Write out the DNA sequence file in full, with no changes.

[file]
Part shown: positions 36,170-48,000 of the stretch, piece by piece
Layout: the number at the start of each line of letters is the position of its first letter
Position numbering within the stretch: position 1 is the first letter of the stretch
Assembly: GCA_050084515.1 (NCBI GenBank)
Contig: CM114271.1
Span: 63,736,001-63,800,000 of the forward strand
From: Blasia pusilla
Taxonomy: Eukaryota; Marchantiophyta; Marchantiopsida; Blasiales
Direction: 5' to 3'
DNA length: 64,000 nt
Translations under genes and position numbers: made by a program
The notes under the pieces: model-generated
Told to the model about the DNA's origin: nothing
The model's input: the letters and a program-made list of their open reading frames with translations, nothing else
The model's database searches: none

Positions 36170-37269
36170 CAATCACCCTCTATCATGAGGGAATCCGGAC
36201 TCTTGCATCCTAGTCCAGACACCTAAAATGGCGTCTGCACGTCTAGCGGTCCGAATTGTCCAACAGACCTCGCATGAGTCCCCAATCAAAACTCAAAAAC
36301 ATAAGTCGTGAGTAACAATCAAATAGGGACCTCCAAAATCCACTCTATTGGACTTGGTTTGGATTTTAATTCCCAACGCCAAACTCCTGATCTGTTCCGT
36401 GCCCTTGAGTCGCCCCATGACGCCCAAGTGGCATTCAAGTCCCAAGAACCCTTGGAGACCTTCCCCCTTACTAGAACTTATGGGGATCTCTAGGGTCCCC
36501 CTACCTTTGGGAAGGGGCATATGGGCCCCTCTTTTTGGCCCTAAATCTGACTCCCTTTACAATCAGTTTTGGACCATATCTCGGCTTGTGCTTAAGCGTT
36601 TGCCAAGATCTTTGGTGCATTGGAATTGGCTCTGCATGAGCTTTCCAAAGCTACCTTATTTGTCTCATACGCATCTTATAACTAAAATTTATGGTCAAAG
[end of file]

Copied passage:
Part shown: positions 36,170-48,000 of the stretch, piece by piece
Layout: the number at the start of each line of letters is the position of its first letter
Position numbering within the stretch: position 1 is the first letter of the stretch
Assembly: GCA_050084515.1 (NCBI GenBank)
Contig: CM114271.1
Span: 63,736,001-63,800,000 of the forward strand
From: Blasia pusilla
Taxonomy: Eukaryota; Marchantiophyta; Marchantiopsida; Blasiales
Direction: 5' to 3'
DNA length: 64,000 nt
Translations under genes and position numbers: made by a program
The notes under the pieces: model-generated
Told to the model about the DNA's origin: nothing
The model's input: the letters and a program-made list of their open reading frames with translations, nothing else
The model's database searches: none

Positions 36170-37269
36170 CAATCACCCTCTATCATGAGGGAATCCGGAC
36201 TCTTGCATCCTAGTCCAGACACCTAAAATGGCGTCTGCACGTCTAGCGGTCCGAATTGTCCAACAGACCTCGCATGAGTCCCCAATCAAAACTCAAAAAC
36301 ATAAGTCGTGAGTAACAATCAAATAGGGACCTCCAAAATCCACTCTATTGGACTTGGTTTGGATTTTAATTCCCAACGCCAAACTCCTGATCTGTTCCGT
36401 GCCCTTGAGTCGCCCCATGACGCCCAAGTGGCATTCAAGTCCCAAGAACCCTTGGAGACCTTCCCCCTTACTAGAACTTATGGGGATCTCTAGGGTCCCC
36501 CTACCTTTGGGAAGGGGCATATGGGCCCCTCTTTTTGGCCCTAAATCTGACTCCCTTTACAATCAGTTTTGGACCATATCTCGGCTTGTGCTTAAGCGTT
36601 TGCCAAGATCTTTGGTGCATTGGAATTGGCTCTGCATGAGCTTTCCAAAGCTACCTTATTTGTCTCATACGCATCTTATAACTAAAATTTATGGTCAAAG